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Cuz: Book Review


Danielle Allen’s thoughtful recounting of her cousin’s life and death, in and out of prison, is a fascinating read as a memoir. She goes beyond the storytelling, however, to delve deeper into the social, racial, and criminal justice systems that shaped his life.

In particular, she paints a detailed picture of the damage done to the country and, especially, to the black community by the War on Drugs, explaining that”The illegal drug economy overburdens our judicial system, increases prosecutorial workloads, and drives down homicide clearance rates, leading to a phase shift in levels of violence in urban areas.”

On a personal level, Allen provides an unflinching look at how and why her path in life and her cousin’s path diverged.

I found this book especially compelling because of my own experiences with family members in the criminal justice system, but its rich storytelling will make it a good read for anyone.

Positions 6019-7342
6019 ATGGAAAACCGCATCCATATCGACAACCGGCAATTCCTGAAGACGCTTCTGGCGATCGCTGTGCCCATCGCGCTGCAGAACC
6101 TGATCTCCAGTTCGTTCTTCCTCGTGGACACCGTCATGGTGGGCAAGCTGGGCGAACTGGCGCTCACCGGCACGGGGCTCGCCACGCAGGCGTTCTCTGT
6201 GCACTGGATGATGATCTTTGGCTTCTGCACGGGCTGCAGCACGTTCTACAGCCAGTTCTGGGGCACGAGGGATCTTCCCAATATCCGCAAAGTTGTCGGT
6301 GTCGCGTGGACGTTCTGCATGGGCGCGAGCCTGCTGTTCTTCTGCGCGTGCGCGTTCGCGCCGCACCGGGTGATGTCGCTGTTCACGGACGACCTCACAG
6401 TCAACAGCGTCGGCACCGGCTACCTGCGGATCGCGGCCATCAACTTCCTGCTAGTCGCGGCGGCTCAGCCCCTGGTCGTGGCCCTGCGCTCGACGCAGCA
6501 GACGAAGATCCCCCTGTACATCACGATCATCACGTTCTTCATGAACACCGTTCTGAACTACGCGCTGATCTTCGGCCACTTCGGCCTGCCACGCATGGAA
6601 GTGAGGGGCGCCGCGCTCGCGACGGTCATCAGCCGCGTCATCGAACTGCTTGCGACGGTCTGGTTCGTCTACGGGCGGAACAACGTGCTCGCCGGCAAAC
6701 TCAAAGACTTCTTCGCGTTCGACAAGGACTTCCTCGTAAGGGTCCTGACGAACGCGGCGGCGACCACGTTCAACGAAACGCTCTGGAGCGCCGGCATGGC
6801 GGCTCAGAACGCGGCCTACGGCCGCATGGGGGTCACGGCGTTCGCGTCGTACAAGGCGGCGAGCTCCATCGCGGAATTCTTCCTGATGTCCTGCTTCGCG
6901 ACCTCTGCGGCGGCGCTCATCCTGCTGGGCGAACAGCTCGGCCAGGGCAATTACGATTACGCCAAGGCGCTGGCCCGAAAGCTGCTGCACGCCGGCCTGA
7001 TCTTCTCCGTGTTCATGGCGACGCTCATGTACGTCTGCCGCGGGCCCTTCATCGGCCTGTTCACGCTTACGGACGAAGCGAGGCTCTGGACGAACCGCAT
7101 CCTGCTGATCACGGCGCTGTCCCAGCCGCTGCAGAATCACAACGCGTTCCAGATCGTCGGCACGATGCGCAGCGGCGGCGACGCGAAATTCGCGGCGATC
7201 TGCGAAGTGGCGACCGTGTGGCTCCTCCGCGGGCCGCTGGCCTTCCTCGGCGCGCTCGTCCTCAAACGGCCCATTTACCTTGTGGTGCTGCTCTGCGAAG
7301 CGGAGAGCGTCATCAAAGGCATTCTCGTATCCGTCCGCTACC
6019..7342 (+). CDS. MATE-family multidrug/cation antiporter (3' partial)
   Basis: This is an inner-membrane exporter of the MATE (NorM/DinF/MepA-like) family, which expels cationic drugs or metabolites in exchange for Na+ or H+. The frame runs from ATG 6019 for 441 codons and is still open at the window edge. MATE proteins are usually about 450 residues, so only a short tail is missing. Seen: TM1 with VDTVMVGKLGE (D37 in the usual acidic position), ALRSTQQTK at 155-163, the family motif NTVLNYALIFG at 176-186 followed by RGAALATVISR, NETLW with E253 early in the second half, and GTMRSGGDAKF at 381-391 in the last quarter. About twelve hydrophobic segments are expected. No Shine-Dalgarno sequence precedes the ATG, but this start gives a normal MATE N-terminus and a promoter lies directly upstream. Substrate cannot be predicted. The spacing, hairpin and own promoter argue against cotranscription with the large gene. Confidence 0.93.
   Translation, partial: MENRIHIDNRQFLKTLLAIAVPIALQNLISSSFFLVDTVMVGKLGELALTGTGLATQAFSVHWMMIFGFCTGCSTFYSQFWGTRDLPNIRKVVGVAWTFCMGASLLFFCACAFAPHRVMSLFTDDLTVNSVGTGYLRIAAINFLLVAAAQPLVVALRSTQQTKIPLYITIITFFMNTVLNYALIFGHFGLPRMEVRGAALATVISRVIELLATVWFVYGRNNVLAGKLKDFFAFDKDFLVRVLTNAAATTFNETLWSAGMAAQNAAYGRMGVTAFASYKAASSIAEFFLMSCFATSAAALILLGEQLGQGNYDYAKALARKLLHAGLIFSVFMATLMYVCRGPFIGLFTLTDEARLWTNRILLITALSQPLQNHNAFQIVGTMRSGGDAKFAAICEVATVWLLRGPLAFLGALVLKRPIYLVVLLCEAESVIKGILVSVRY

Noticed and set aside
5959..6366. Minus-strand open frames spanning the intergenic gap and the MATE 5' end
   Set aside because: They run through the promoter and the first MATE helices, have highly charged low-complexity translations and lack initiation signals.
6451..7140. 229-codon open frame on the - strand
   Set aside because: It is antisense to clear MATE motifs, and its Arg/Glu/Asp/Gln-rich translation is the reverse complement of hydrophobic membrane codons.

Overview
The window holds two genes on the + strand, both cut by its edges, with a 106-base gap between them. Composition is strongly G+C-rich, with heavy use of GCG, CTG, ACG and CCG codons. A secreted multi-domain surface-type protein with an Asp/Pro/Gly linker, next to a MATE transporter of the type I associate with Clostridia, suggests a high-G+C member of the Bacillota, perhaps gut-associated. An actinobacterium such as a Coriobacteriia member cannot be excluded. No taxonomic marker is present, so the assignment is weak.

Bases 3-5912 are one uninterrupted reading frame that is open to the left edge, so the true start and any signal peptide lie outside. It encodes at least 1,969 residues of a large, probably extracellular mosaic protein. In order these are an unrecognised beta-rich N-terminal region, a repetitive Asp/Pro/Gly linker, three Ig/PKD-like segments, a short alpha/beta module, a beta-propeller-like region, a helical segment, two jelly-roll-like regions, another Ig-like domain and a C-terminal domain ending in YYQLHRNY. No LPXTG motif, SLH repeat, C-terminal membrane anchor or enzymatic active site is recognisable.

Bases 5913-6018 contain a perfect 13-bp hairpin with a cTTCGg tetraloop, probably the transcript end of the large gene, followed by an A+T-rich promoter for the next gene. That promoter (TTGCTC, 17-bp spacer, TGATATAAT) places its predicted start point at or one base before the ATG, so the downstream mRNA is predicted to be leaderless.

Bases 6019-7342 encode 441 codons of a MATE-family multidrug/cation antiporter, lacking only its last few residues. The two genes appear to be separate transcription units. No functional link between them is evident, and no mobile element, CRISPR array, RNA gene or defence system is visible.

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Dream Country: Book Review

dream country

Beginning with a Liberian immigrant family in Brooklyn Center, Minnesota in 2008, Shannon Gibney’s Dream Country zig zags through time and space, telling stories from Liberian colonization and civil war to African American and Liberian American present day. Each segment focuses on an individual within a family, showing not only the individual struggle but also the inextricably linked family dynamic. The individual story segments bring to life the historical settings and events, from Liberian colonization to civil war to diaspora.